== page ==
Funding of non-charitable organisations
Commission reminds trustees to undertake due diligence when making grants.
The Charity Commission is reminding charities to exercise greater vigilance when considering funding non-charitable bodies, to ensure that funds are used only for charitable activities which further the purposes of their charity and do not expose it to reputational risks or other risks that impact on public trust and confidence in charity.
Trustees must undertake reasonable due diligence to ensure that they are protecting the charity’s funds and reputation when making grants.
What is inappropriate funding?
Funding other charities or non-charitable organisations can be an effective way to further a charity’s purposes.
But charities must only fund activities that further their charitable purposes and trustees must ensure they take steps to protect their charity’s assets and reputation.
Failure by trustees to ensure charitable funds are applied in accordance with their charity’s purposes and their duties as trustees would give rise to regulatory concerns and require the commission to get involved. The following scenarios would give rise to serious regulatory concerns:
a charity funds activities that are either not charitable or not capable of furthering the charity’s specific purposes
trustees do not undertake appropriate due diligence or adequately ring fence grants in the hands of recipients or have not taken adequate steps to protect the charity’s position and ensure proper use of the charity’s funds
trustees risk their charity’s reputation by making grants without fulfilling their legal duties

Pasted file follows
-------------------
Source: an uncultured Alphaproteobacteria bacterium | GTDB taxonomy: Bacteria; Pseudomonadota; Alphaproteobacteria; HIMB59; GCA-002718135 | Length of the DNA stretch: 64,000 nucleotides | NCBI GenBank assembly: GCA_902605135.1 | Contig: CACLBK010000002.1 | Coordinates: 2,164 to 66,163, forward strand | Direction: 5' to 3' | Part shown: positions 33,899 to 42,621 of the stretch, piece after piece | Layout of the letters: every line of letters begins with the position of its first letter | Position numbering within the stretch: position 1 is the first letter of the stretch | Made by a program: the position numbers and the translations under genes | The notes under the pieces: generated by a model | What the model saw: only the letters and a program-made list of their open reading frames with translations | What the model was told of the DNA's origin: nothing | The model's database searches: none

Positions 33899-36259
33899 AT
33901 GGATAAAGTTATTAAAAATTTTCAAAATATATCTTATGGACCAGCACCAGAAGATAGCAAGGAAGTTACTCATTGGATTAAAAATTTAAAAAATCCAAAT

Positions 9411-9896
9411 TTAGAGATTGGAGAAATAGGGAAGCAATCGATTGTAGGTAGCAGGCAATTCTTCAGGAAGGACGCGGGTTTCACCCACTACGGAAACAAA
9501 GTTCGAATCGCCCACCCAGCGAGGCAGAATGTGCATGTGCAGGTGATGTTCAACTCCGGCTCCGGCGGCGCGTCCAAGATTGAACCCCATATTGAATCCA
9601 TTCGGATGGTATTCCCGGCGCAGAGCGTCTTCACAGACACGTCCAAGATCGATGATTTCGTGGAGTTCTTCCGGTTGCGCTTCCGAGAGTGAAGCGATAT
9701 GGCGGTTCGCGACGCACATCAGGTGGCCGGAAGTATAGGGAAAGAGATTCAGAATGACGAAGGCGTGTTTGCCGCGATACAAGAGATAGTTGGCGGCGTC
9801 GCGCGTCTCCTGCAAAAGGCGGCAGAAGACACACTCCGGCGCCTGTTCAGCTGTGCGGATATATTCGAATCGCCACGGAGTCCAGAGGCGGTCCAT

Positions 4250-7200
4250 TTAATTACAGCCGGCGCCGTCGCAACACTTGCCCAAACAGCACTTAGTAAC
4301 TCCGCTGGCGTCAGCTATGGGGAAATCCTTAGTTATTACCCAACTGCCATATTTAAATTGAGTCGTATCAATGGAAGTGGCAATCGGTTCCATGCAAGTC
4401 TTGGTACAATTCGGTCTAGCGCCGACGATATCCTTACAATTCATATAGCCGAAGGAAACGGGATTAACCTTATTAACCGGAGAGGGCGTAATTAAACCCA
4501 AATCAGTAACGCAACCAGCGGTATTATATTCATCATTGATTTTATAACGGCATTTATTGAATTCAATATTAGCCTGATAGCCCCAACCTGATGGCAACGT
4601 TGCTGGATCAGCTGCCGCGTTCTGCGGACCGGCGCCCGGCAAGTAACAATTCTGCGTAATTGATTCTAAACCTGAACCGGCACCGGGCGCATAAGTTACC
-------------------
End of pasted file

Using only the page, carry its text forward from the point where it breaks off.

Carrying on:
trustees fail to take adequate steps to monitor the use of funding their charity has provided
Trustees’ legal duties and responsibilities
Trustees must be clear about what their charity hopes to achieve and how funding a certain organisation will help them achieve that aim.
The commission expects trustees to:
follow the commission’s guidance on decision making, including by acting in good faith, informing themselves adequately, taking account of all relevant factors and disregarding irrelevant ones, seeking professional advice where relevant and ensuring any decision is within the range of decisions a reasonable trustee body may make
assess whether the grant would pose reputational risks for the charity
compare their charity’s objects with those of the proposed recipient
carry out appropriate due diligence checks on the proposed recipient
set proportionate terms and conditions that restrict what the funds can be spent on
take reasonable and appropriate steps to monitor how their charity’s funds are used
seek repayment if funds are not spent in accordance with the charity’s terms and conditions
Wider issues for trustees to be aware of
Some charitable purposes such as community development and the promotion of human rights are difficult to interpret. While both these purposes can be charitable, not all activities that fall under these headlines are capable of being charitable. This means that trustees considering funding organisations to pursue community development or to promote human rights must take particular care to assure themselves that the grant will be used only to fund activities that further their charity’s purposes.
Some activities, such as political campaigning, are only permissible within certain boundaries. Charities must follow the commission’s guidance on campaigning and political activity.